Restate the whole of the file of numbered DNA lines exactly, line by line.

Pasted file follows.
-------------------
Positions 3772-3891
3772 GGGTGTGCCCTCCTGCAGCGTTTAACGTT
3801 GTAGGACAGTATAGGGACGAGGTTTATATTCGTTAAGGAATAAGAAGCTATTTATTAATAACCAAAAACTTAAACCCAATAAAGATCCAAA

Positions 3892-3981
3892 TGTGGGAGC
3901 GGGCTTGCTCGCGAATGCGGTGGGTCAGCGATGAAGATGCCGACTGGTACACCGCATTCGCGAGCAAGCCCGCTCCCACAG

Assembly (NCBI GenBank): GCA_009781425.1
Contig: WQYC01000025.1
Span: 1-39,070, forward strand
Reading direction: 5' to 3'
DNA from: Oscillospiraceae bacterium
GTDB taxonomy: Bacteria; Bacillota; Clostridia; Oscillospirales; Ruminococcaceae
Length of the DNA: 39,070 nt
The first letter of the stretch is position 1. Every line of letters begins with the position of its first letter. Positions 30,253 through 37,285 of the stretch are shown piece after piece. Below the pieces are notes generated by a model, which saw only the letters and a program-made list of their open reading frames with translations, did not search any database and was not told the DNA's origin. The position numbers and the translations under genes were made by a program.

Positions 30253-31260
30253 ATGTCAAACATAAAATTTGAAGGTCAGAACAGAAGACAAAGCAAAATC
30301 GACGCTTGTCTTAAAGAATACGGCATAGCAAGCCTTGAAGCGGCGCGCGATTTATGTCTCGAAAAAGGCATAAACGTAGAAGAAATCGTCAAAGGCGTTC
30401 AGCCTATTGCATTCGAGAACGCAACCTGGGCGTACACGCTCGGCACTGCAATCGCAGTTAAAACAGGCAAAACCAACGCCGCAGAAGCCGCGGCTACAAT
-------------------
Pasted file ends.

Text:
Positions 3772-3891
3772 GGGTGTGCCCTCCTGCAGCGTTTAACGTT
3801 GTAGGACAGTATAGGGACGAGGTTTATATTCGTTAAGGAATAAGAAGCTATTTATTAATAACCAAAAACTTAAACCCAATAAAGATCCAAA

Positions 3892-3981
3892 TGTGGGAGC
3901 GGGCTTGCTCGCGAATGCGGTGGGTCAGCGATGAAGATGCCGACTGGTACACCGCATTCGCGAGCAAGCCCGCTCCCACAG

Assembly (NCBI GenBank): GCA_009781425.1
Contig: WQYC01000025.1
Span: 1-39,070, forward strand
Reading direction: 5' to 3'
DNA from: Oscillospiraceae bacterium
GTDB taxonomy: Bacteria; Bacillota; Clostridia; Oscillospirales; Ruminococcaceae
Length of the DNA: 39,070 nt
The first letter of the stretch is position 1. Every line of letters begins with the position of its first letter. Positions 30,253 through 37,285 of the stretch are shown piece after piece. Below the pieces are notes generated by a model, which saw only the letters and a program-made list of their open reading frames with translations, did not search any database and was not told the DNA's origin. The position numbers and the translations under genes were made by a program.

Positions 30253-31260
30253 ATGTCAAACATAAAATTTGAAGGTCAGAACAGAAGACAAAGCAAAATC
30301 GACGCTTGTCTTAAAGAATACGGCATAGCAAGCCTTGAAGCGGCGCGCGATTTATGTCTCGAAAAAGGCATAAACGTAGAAGAAATCGTCAAAGGCGTTC
30401 AGCCTATTGCATTCGAGAACGCAACCTGGGCGTACACGCTCGGCACTGCAATCGCAGTTAAAACAGGCAAAACCAACGCCGCAGAAGCCGCGGCTACAAT